Political Violence in the Late Roman Republic

dc.contributorNeumann, Kristina M.
dc.contributorRainbow, David
dc.contributorArmstrong, Richard
dc.contributor.authorO'Connell, Jack T.
dc.description.abstractThis thesis tackles the role of political violence in the Late Roman Republic. It begins with a discussion over the careers of Tiberius and Gaius Gracchus, with an emphasis on the social issue of land redistribution. The focus is on the failure of traditional institutions to pass legislation, and how violence was first employed by Tiberius Gracchus as a last resort response to this crisis. Assassination on the part of Nasica was also the most effective means to overcome the power Tiberius had gained from his own violent tactics. The further instrumentalization and escalation of violence occurred with Marius, Saturninus, and Glaucia. These three perfected the implementation of mob violence to further political ambitions and also started the process of beginning the legislative process with violence at the ready. This transferred political violence from an emergency response to a standard means of political expression. The trio also developed an alliance which overpowered the republic’s government. From here, the thesis moves to discuss the Social War. The particular point of interest is the juxtaposition between failed decades of nonviolent political reform, and the efficacy of a violent uprising. Furthermore, the Social War sheds light on the potency of political violence once it is intermingled with the mechanisms of war. Sulla is emblematic of the perfection of political violence’s techniques in the Roman Republic. Sulla fully brought civil war to Rome, slaughtered all opposition, and reforged the Roman Republic to fit his ideal image. With Sulla come the creation of the Proscriptions The power of unleashed political violence was on full display for all Romans to see. The next five decades would see repeats of these forms of violence until the Roman citizens chose to shed its violent, republican government in favor of autocracy. These conflicts demonstrate the struggle between Rome’s city-state government, and the burdens of empire. No longer could the institutions of Republican Rome, designed specifically to manage a city-state, handle the radical shifts in power brought upon by the Imperial Republic. Political violence managed the demands of Rome’s empire and provided solutions to the failures of the republican government.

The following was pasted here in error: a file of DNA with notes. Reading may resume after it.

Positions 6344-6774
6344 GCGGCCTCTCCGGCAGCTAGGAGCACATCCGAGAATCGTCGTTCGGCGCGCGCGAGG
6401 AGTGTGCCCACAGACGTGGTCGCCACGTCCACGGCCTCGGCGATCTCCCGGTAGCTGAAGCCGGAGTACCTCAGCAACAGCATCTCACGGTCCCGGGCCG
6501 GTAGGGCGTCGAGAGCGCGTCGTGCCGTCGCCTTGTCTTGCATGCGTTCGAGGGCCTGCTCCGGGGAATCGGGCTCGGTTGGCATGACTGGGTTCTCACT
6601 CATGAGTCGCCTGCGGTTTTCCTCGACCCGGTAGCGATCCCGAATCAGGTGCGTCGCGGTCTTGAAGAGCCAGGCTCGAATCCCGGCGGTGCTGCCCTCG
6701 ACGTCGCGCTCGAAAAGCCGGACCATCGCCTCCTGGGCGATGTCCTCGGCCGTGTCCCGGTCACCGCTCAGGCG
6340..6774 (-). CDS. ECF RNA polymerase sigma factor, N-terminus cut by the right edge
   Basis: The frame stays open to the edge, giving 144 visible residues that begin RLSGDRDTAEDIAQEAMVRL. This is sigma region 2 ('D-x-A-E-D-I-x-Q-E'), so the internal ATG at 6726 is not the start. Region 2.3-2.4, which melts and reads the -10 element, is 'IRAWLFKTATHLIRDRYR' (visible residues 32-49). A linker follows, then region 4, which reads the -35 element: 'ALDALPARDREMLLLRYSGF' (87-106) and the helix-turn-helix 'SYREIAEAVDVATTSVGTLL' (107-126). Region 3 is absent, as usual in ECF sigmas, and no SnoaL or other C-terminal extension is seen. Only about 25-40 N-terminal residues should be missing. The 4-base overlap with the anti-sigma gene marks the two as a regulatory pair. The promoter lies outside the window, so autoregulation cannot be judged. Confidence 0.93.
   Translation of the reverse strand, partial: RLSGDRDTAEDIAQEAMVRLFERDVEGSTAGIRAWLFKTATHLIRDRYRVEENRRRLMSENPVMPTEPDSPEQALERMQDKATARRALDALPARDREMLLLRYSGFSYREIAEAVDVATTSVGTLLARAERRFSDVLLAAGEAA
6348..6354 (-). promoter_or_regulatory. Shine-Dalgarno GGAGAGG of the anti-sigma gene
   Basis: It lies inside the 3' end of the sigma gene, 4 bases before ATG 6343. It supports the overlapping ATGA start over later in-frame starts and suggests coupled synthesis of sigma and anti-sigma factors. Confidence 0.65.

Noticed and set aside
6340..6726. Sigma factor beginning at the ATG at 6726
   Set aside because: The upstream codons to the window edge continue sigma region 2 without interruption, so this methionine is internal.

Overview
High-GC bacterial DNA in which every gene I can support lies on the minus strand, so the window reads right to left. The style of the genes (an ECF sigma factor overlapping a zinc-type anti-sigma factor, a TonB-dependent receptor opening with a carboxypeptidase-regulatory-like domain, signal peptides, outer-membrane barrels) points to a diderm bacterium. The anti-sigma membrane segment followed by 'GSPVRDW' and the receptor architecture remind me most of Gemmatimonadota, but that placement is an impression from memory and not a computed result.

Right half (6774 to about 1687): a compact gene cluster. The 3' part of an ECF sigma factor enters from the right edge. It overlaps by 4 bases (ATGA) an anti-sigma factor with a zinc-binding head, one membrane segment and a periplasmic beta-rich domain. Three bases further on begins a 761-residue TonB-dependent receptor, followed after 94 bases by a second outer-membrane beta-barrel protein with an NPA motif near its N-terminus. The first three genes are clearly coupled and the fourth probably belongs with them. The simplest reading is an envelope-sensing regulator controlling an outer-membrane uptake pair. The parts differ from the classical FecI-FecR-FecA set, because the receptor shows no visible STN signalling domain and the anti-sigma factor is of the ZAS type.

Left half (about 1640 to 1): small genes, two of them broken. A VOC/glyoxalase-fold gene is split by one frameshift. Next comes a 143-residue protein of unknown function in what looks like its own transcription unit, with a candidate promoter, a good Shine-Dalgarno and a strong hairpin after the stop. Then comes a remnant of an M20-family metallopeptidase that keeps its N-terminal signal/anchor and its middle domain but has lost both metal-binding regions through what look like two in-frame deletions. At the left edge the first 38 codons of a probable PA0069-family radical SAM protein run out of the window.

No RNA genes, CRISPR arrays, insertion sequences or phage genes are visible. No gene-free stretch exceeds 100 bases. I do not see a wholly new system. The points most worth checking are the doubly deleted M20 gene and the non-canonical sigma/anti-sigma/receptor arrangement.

dc.description.departmentHistory, Department of
dc.description.departmentHonors College
dc.relation.ispartofSenior Honors Theses
dc.rightsThe author of this work is the copyright owner. UH Libraries and the Texas Digital Library have their permission to store and provide access to this work. Further transmission, reproduction, or presentation of this work is prohibited except with permission of the author(s).
dc.subjectpolitical violence
dc.titlePolitical Violence in the Late Roman Republic
dc.typeHonors Thesis
thesis.degree.collegeCollege of Liberal Arts and Social Sciences
thesis.degree.nameBachelor of Arts


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